Aboriginal and Non Aboriginal Women in New South Wales Non Government Organisation (NGO) Drug and Alcohol Treatment and the Implications for Social Work

Who Starts, Who Finishes, and Where Do They Come From?

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Abstract

Limited access to care is frequently identified as a reason for poor health in Indigenous communities. This study aimed to identify the proportion of Aboriginal women accessing mainstream non government organisation (NGO) drug treatment in New South Wales (NSW) compared to non Indigenous women. Statistical analysis of two NGO subsets of the Australian Alcohol and Other Drug Treatment Services National Minimum Dataset (AODTS-NMDS) for years 2005 to 2007 was conducted. A statistically significant relationship was found between gender and Indigenous status (' 2=4.582, df=1, p=.001) in the two stages of analysis. Among NSW Aboriginal people who have accessed episodes of drug and alcohol treatment in the NGO sector, there is a significantly greater proportion of females versus males (37%F vs 63%M, n=3,080 episodes) compared to the non Indigenous service users (29%F vs 71%M, n=21,791 episodes). Aboriginal women are more likely to be referred from criminal justice settings. However, both groups of women complete treatment at the same rate. Treatment providers' perceptions of their inability to successfully intervene with Aboriginal women may be a barrier to treatment. Agency client data should be examined for both race and gender details before treatment providers decide if what they supply is accessible to Aboriginal and Torres Strait Islander populations. This study demonstrates the importance of using evidence rather than assumptions about access to and effectiveness of service provision to Aboriginal women. Analysis of agency, State, and national datasets can inform policy and practice evaluations. Social workers can then support a more hopeful future for Aboriginal women, families, and communities.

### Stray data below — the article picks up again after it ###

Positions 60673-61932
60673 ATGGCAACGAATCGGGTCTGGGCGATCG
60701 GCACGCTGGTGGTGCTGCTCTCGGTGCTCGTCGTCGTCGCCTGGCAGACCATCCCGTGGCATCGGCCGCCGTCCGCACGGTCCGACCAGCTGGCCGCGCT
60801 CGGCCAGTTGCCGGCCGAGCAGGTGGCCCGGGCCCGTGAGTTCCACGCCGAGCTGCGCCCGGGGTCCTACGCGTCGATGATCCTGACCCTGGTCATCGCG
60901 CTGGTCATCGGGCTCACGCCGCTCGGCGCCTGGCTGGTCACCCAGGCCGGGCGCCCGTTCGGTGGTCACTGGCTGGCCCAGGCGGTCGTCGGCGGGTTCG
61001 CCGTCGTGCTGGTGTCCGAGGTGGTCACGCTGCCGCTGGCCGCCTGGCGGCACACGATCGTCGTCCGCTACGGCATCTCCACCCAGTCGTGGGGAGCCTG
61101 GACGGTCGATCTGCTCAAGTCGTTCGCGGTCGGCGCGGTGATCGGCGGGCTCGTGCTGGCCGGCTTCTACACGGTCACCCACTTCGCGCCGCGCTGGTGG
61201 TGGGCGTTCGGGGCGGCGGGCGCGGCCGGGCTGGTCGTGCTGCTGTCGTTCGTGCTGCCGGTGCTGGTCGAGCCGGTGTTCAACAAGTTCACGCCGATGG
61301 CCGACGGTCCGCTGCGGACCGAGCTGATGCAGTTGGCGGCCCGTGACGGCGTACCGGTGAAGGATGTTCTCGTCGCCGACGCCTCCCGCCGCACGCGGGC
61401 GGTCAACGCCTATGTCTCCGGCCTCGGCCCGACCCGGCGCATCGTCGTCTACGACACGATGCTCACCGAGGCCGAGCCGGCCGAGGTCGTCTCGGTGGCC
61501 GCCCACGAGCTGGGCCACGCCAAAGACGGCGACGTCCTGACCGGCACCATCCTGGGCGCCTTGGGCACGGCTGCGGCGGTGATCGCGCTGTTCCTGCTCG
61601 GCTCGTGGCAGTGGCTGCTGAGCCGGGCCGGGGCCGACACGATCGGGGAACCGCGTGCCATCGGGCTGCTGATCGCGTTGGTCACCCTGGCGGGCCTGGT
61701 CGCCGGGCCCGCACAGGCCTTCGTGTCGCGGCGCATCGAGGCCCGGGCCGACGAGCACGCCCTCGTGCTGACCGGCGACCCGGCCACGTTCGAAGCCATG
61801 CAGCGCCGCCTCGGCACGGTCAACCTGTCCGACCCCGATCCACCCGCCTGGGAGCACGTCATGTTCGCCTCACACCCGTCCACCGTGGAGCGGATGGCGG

Original languageEnglish
Pages (from-to)68-83
Number of pages16
JournalAustralian Social Work
Volume64
Issue number1
DOIs
Publication statusPublished - 2011

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New South Wales
Social Work
social work
alcohol
Alcohols
Organizations
drug
Pharmaceutical Preparations
Therapeutics
Criminal Law
gender
statistical analysis
community
social worker
justice
Health
health
evaluation
Population
evidence

Cite this

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title = "Aboriginal and Non Aboriginal Women in New South Wales Non Government Organisation (NGO) Drug and Alcohol Treatment and the Implications for Social Work: Who Starts, Who Finishes, and Where Do They Come From?",
abstract = "Limited access to care is frequently identified as a reason for poor health in Indigenous communities. This study aimed to identify the proportion of Aboriginal women accessing mainstream non government organisation (NGO) drug treatment in New South Wales (NSW) compared to non Indigenous women. Statistical analysis of two NGO subsets of the Australian Alcohol and Other Drug Treatment Services National Minimum Dataset (AODTS-NMDS) for years 2005 to 2007 was conducted. A statistically significant relationship was found between gender and Indigenous status (' 2=4.582, df=1, p=.001) in the two stages of analysis. Among NSW Aboriginal people who have accessed episodes of drug and alcohol treatment in the NGO sector, there is a significantly greater proportion of females versus males (37{\%}F vs 63{\%}M, n=3,080 episodes) compared to the non Indigenous service users (29{\%}F vs 71{\%}M, n=21,791 episodes). Aboriginal women are more likely to be referred from criminal justice settings. However, both groups of women complete treatment at the same rate. Treatment providers' perceptions of their inability to successfully intervene with Aboriginal women may be a barrier to treatment. Agency client data should be examined for both race and gender details before treatment providers decide if what they supply is accessible to Aboriginal and Torres Strait Islander populations. This study demonstrates the importance of using evidence rather than assumptions about access to and effectiveness of service provision to Aboriginal women. Analysis of agency, State, and national datasets can inform policy and practice evaluations. Social workers can then support a more hopeful future for Aboriginal women, families, and communities.",
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